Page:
WASHINGTON — Stirred by complaints and confusion over new cable television price regulations, federal regulators are preparing to rewrite the rules to bring prices down for the nation's 57 million cable households, sources said Monday.
The Federal Communications Commission is actively reviewing its price structure, which it announced in April, and will disclose a series of changes at its next public meeting in mid-February.
Although FCC staff members are still debating details, agency officials said Monday that the changes are likely to have a sweeping effect on what all cable customers pay each month.
Cable customers have just been through one set of sweeping changes--in September, when the FCC implemented the 1992 cable act that reimposed rate controls on the industry.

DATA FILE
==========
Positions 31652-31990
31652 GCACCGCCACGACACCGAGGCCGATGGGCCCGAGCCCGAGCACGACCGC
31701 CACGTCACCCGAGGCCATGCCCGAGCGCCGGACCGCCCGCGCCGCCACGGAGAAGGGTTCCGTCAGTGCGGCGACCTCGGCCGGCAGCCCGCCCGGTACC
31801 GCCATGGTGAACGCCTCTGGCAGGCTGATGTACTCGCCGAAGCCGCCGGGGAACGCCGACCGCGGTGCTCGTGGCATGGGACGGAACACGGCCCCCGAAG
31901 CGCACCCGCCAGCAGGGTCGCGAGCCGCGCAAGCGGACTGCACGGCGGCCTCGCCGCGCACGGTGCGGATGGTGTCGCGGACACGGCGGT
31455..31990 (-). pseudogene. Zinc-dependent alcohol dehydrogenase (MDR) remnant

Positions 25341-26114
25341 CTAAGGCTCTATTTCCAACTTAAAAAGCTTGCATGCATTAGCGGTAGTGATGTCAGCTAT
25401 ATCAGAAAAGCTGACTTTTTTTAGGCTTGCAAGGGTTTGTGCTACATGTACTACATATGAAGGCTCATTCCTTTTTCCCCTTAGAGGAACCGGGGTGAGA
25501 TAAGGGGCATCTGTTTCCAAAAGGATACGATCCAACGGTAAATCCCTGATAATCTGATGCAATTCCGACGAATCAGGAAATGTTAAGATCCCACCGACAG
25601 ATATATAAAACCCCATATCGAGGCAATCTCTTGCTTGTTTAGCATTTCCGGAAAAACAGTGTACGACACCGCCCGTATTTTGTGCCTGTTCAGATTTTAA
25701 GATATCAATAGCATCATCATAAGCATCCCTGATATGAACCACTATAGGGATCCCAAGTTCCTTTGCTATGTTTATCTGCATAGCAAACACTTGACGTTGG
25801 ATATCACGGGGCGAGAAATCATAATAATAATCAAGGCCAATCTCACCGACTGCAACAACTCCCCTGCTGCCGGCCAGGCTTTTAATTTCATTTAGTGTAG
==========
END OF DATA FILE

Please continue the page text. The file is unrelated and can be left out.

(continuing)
In many cases, charges for hardware such as remote controls did go down, but these savings were often offset by a rise in basic programming rates.
The FCC's review of its regulations is a tacit acknowledgment that its first set of regulations failed to bring about the widespread relief from rising cable prices the agency predicted last year, and which Congress had expected from its cable law. Lawmakers, consumers and cable companies criticized the regulations last fall, suggesting that the FCC left loopholes permitting cable operators to raise some rates.
In a preliminary survey of 14 major cable companies this fall, the FCC itself found that 31% of subscribers received a higher monthly bill while 68% saw their bills drop after the new rules took effect.
"If we do it right, prices in all of the markets where cable companies have (monopoly) power ought to go down," said Blair Levin, chief of staff to FCC Chairman Reed Hundt.